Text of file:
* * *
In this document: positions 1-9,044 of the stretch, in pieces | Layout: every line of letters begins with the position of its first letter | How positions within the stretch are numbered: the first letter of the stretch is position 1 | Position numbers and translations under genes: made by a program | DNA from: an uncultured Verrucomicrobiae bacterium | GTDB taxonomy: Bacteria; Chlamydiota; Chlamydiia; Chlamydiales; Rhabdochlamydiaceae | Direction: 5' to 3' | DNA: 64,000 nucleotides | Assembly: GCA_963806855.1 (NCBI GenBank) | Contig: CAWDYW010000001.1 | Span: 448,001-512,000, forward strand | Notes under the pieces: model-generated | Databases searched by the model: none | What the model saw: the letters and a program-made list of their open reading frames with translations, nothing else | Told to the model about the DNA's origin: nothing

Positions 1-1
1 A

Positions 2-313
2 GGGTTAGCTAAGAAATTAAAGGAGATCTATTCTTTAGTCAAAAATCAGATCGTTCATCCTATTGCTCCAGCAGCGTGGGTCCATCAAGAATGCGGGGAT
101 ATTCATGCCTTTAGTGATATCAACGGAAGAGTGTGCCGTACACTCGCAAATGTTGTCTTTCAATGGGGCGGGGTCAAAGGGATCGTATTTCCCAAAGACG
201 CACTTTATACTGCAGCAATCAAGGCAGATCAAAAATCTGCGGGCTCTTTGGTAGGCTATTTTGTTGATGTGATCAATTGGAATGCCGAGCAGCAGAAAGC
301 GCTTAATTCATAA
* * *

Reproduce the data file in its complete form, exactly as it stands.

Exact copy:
In this document: positions 1-9,044 of the stretch, in pieces | Layout: every line of letters begins with the position of its first letter | How positions within the stretch are numbered: the first letter of the stretch is position 1 | Position numbers and translations under genes: made by a program | DNA from: an uncultured Verrucomicrobiae bacterium | GTDB taxonomy: Bacteria; Chlamydiota; Chlamydiia; Chlamydiales; Rhabdochlamydiaceae | Direction: 5' to 3' | DNA: 64,000 nucleotides | Assembly: GCA_963806855.1 (NCBI GenBank) | Contig: CAWDYW010000001.1 | Span: 448,001-512,000, forward strand | Notes under the pieces: model-generated | Databases searched by the model: none | What the model saw: the letters and a program-made list of their open reading frames with translations, nothing else | Told to the model about the DNA's origin: nothing

Positions 1-1
1 A

Positions 2-313
2 GGGTTAGCTAAGAAATTAAAGGAGATCTATTCTTTAGTCAAAAATCAGATCGTTCATCCTATTGCTCCAGCAGCGTGGGTCCATCAAGAATGCGGGGAT
101 ATTCATGCCTTTAGTGATATCAACGGAAGAGTGTGCCGTACACTCGCAAATGTTGTCTTTCAATGGGGCGGGGTCAAAGGGATCGTATTTCCCAAAGACG
201 CACTTTATACTGCAGCAATCAAGGCAGATCAAAAATCTGCGGGCTCTTTGGTAGGCTATTTTGTTGATGTGATCAATTGGAATGCCGAGCAGCAGAAAGC
301 GCTTAATTCATAA